paper & printing info

Color Variations from Screen to Print

Ever wonder why the colors in your design look different when printed?

  Colors typically appear brighter on your screen than they do when printed.

Colors typically appear brighter on your screen than they do when printed.

There are a lot of variables that affect the appearance of color. It’s important to understand that variations will arise from the different models used to create color: 

  • Monitors display color using the RGB color model, meaning they create color by mixing red, green, and blue. All monitors use RGB, but the display typically varies from screen to screen. It’s affected by the device’s graphics card, and also by its backlighting — whether it uses LED, LCD, or plasma.
  • Inkjet printers use the CMYK color model, producing color with cyan, magenta, yellow, and black. Again, colors often vary from printer to printer due to their settings.

  • Offset presses may use either CMYK or spot colors, which are created by mixing specific proportions of ink. The most popular spot colors are created by Pantone, which mixes 14 base colors. If you’re looking to get an exact color match, use Pantone. (This method can be a little pricey, though, and is not the best option for every job.)

 shades of red

These methods differ not only in the colors used, but in how they emit color. Monitors absorb light, while paper absorbs light. Because of the fundamental differences between monitors and print, if your goal is to achieve a certain color on a printed piece, the best thing you can do is print a sample. Make the necessary changes on your computer, and repeat until you get your desired results.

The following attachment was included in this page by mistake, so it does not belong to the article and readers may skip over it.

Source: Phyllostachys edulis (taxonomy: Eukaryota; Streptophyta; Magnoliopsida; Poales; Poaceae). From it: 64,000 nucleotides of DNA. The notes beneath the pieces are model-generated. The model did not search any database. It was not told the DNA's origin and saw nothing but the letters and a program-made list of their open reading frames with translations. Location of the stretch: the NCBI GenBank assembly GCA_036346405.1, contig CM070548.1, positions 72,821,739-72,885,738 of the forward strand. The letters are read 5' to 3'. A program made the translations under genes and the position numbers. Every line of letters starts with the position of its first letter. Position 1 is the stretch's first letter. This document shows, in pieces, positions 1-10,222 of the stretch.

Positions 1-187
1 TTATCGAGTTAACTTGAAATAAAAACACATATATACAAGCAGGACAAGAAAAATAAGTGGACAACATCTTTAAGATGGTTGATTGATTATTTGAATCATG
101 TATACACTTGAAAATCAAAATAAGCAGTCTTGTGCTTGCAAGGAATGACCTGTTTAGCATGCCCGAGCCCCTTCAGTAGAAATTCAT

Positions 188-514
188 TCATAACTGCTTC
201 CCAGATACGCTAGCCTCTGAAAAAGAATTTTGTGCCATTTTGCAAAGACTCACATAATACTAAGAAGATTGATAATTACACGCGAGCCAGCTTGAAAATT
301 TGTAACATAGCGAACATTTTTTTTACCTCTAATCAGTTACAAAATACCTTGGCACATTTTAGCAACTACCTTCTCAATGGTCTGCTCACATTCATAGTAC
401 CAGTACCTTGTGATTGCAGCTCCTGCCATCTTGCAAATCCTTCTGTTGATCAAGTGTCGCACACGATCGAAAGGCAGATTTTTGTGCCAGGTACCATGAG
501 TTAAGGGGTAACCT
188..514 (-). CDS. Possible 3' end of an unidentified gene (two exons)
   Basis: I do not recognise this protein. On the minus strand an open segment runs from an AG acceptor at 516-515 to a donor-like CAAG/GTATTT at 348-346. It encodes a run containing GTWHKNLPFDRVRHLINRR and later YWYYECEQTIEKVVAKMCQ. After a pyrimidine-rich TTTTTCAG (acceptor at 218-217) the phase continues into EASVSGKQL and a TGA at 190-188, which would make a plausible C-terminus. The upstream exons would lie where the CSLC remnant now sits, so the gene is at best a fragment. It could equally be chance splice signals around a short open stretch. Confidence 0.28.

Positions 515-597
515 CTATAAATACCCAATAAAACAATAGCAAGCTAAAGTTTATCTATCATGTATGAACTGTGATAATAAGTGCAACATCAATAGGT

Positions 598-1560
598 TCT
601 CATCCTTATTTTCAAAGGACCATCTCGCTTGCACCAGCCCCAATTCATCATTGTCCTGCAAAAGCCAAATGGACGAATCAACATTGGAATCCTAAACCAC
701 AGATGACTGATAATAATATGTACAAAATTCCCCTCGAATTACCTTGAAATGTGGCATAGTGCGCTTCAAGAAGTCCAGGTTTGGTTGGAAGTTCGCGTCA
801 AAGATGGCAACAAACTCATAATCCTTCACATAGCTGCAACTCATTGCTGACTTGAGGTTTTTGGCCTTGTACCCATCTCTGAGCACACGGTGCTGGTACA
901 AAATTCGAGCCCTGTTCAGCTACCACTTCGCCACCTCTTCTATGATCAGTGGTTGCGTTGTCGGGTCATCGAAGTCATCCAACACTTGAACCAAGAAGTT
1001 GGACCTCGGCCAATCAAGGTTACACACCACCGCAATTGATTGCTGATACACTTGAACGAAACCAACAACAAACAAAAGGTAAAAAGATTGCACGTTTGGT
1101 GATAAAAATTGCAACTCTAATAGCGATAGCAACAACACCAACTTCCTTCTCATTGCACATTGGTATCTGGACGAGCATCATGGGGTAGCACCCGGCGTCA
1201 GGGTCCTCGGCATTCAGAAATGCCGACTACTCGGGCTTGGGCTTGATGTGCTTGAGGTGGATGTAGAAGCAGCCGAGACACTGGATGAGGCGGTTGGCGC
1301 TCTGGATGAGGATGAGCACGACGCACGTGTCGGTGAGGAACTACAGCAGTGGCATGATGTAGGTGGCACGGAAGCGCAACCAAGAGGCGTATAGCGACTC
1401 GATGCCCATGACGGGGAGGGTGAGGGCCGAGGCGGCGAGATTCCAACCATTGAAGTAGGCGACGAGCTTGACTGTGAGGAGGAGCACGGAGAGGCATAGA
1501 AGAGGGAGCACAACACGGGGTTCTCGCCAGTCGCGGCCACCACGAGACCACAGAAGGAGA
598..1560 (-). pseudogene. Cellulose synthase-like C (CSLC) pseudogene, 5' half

Related Posts:
RGB vs. CMYK
What Are Pantone Colors?
Offset vs. Digital Printing

5 Common Brochure Folds

Bi-Fold (Half-Fold)

A bi-fold brochure is simply folded in half, either vertically or horizontally, to create four panels. This simple, low-cost fold is one of the most commonly-used brochure types.

 bifold brochure

Z-Fold (Accordion)

To create a z-fold brochure, the paper is folded in thirds, accordion-style, and opens in the shape of a “z.” It has six evenly-sized panels: three on the front and three on the back. It’s compact and can include a lot of content. This type of fold is often used for “quick glance” brochures.

 zfold brochure

Tri-Fold

A tri-fold brochure is created by folding the paper into thirds and then tucking the right panel inside. It has six evenly-sized panels: three on the front, three on the back. This is another one of the most common brochures. It’s low-cost, compact and easy to carry, and offers enough space to include a lot of information.

While the number of panels and the panel sizes are the same as z-fold brochures, a tri-fold brochure offers a sense of timing: one panel is revealed after another.

 trifold brochure

Gate Fold

With a gate-fold brochure, the panels fold out from the center, like a two-door gate. They have a total of six panels (three front and three back), with the center panel being twice as large as the others. Gate folds work well with creative, graphic-heavy designs. The gate-style front panels can convey a sense of invitation to the reader.